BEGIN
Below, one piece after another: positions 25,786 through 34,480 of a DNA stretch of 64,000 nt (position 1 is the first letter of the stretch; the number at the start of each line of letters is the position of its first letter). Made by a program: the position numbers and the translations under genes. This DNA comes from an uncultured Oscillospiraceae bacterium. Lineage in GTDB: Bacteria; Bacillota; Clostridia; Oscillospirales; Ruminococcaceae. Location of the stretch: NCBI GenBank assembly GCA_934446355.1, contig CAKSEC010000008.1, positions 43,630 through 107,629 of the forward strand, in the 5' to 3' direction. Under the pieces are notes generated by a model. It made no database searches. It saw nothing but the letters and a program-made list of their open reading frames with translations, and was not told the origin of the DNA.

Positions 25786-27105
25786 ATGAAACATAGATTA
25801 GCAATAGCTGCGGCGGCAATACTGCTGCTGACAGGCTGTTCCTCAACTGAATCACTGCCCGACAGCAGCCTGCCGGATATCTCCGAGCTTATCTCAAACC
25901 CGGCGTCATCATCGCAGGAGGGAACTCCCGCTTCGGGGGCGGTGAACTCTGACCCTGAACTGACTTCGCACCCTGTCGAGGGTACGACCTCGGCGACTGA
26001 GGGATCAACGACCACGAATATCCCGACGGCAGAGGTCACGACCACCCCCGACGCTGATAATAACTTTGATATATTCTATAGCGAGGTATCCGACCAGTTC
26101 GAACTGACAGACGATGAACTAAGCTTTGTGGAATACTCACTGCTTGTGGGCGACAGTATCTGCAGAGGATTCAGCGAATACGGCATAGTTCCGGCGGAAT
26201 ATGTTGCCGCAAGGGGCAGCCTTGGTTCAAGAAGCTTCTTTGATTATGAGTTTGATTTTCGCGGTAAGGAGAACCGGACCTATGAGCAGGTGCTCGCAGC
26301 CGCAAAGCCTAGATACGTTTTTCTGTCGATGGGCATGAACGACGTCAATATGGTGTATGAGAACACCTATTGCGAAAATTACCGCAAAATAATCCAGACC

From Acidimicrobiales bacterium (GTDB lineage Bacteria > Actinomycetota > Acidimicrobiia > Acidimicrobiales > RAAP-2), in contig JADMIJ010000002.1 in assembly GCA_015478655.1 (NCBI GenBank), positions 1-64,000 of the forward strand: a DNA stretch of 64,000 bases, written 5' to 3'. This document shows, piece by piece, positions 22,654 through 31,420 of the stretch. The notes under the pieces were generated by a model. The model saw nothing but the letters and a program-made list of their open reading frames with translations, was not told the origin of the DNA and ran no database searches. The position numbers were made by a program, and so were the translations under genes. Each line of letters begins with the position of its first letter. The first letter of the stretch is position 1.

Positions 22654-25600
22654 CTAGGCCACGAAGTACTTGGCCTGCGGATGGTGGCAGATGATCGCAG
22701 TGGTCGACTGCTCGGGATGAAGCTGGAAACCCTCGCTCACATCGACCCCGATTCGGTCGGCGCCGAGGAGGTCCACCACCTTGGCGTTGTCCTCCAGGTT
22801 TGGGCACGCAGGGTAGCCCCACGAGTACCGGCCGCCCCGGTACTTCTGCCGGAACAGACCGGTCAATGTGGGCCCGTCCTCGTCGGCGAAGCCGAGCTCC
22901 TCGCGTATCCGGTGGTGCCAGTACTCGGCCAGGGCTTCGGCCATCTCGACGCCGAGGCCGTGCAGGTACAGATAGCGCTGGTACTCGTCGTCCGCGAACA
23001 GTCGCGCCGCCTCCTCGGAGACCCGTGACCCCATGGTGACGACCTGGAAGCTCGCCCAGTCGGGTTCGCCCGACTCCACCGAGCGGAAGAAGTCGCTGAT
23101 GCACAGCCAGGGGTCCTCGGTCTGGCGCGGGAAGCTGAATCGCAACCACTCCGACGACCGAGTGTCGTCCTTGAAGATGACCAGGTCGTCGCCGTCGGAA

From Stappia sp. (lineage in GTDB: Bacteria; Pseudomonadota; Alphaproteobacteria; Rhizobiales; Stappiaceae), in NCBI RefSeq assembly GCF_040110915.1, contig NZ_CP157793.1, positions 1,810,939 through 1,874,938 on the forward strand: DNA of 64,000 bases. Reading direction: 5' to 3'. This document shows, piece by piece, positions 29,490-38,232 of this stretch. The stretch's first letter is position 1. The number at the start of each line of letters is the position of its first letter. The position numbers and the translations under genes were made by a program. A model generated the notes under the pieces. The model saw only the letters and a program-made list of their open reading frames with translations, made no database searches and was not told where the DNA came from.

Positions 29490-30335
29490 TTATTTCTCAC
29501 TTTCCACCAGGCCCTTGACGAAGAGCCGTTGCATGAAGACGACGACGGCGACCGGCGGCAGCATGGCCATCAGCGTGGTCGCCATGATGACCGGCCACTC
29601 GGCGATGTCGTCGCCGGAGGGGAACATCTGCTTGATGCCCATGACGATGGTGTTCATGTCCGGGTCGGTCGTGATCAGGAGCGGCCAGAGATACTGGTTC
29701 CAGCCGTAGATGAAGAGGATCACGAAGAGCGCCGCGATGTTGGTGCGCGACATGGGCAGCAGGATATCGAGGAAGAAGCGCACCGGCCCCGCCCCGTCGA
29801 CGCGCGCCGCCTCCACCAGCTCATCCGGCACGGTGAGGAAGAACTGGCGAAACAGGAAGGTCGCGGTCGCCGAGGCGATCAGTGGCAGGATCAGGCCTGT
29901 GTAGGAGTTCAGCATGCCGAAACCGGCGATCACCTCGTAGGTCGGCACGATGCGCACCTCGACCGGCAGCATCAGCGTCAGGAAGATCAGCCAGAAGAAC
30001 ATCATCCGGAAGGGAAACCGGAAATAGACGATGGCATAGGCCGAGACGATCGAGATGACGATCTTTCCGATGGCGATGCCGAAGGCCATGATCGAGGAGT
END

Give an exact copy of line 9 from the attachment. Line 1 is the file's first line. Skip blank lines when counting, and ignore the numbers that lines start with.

26301 CGCAAAGCCTAGATACGTTTTTCTGTCGATGGGCATGAACGACGTCAATATGGTGTATGAGAACACCTATTGCGAAAATTACCGCAAAATAATCCAGACC